In 1997-1998, Korea faced a serious economic crisis which resulted in IMF intervention, largely affecting Hyundai and other business groups. An illustration of the impact of these changes on the firms’ environment is presented in Appendix A3 as a ‘revisited’ version of Porter’s diamond. 4.1. Change in ownership, management, and international strategy Between 1997 and 1999 Korea’s corporate sector was restructured (as part of the ‘Big Deal’). Business groups were encouraged to concentrate on their core businesses and striped off from different subsidiaries which were grouped on the basis of the industry they belonged to. The aim was 11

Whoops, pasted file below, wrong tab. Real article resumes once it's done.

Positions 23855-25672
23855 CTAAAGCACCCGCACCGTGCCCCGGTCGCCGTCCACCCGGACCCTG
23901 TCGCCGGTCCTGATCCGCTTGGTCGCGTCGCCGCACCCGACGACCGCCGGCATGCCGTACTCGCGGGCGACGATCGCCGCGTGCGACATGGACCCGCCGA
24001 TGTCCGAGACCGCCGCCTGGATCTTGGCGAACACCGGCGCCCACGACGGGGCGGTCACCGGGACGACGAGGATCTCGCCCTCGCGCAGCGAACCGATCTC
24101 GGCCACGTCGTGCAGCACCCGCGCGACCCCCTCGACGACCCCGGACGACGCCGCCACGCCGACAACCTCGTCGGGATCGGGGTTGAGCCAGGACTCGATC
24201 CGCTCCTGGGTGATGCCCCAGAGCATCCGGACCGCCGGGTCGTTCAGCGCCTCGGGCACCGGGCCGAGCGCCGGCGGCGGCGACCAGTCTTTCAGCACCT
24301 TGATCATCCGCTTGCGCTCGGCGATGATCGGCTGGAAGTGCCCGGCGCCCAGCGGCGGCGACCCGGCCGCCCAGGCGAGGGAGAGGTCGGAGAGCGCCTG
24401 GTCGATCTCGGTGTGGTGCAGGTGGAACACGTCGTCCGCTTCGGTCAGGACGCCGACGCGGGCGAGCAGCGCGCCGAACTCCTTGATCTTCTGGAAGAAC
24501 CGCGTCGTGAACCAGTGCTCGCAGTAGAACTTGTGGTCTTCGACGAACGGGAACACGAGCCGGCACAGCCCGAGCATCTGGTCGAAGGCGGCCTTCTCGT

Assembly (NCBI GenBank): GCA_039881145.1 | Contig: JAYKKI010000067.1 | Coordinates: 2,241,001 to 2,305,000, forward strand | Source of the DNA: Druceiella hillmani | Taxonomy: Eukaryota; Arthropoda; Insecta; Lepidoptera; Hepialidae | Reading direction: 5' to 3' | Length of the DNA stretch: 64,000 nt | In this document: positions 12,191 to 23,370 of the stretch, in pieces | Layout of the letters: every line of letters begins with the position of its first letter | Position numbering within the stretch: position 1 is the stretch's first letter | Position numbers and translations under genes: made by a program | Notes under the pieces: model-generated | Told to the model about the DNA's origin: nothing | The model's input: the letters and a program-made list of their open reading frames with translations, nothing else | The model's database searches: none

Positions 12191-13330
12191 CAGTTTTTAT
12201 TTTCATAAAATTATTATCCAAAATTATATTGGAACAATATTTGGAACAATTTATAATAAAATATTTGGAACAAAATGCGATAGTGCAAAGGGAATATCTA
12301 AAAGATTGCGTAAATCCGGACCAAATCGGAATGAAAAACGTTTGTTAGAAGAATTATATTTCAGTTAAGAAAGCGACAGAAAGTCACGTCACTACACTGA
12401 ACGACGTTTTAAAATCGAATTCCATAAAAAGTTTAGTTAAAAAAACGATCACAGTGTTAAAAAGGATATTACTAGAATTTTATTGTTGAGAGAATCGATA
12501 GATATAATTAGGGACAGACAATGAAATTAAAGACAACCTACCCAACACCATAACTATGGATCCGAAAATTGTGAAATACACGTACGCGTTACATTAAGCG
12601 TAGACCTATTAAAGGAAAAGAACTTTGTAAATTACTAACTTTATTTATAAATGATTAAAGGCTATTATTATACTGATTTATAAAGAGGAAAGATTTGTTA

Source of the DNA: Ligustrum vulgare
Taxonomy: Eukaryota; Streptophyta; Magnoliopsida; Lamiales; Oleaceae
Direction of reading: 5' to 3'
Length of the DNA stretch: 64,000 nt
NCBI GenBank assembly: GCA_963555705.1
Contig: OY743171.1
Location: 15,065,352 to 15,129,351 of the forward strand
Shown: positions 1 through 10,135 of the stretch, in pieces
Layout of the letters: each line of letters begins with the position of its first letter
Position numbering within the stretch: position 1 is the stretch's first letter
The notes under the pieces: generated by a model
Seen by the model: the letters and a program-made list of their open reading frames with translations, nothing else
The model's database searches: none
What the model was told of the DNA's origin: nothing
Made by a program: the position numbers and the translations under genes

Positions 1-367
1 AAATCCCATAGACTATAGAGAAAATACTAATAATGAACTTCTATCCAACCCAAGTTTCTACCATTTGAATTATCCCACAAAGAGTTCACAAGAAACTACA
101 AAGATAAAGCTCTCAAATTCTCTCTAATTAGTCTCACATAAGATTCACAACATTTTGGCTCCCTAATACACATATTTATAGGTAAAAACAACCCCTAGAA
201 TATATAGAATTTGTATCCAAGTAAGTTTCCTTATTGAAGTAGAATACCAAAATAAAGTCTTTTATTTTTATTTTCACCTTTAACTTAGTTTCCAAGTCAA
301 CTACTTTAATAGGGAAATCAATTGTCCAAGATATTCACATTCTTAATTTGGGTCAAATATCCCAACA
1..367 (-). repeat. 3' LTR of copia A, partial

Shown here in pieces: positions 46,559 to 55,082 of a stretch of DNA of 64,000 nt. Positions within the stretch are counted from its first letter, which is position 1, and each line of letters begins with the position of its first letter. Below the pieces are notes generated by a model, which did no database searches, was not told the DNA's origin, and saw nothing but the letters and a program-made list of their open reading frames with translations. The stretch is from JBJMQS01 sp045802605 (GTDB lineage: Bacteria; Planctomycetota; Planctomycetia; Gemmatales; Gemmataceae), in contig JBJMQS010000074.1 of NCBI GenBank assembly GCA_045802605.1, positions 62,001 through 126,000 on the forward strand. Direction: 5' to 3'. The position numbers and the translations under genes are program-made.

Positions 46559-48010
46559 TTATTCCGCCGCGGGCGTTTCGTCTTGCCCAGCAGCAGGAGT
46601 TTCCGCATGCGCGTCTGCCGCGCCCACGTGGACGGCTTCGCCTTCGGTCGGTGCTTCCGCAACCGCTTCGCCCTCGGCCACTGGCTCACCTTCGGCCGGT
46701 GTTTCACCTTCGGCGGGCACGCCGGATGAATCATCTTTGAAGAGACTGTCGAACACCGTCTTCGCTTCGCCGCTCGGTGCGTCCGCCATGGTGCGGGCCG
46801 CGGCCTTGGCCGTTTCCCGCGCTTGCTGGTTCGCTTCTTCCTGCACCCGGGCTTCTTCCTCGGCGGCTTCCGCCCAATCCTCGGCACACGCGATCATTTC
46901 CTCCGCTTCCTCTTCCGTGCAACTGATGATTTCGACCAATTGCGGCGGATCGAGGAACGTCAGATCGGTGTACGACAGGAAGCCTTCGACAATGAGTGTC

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to reduce industrial overcapacities resulting from previous government subsidies. Hyundai was divided into smaller and ‘independent’ units that were more attractive to foreign investors, as the Korean state was no longer in a position to support the Chaebols financially. This situation had a tremendous influence on HMC’s internationalisation strategy which started to resemble closely to that of western automobile companies with similar investors. Korean businesses in general started favouring efficiency and profitability over growth and were more cautious when making investments overseas (Lansbury et al. 2007). In 1998 Hyundai took over a highly leveraged Kia Motors and started to recover from the crisis. It re-started its strategy of global production and opened new plants in China (1999), Indonesia (2000), Brazil (2000) and the US (2002). Instead of high capital expenditure HMC emphasized marketing and branding. A 2012 the famous global advertisement ‘Live Brilliant’ proved HMC’s alignment with Western standards and its move upstream (HyundaiWorldWide2012).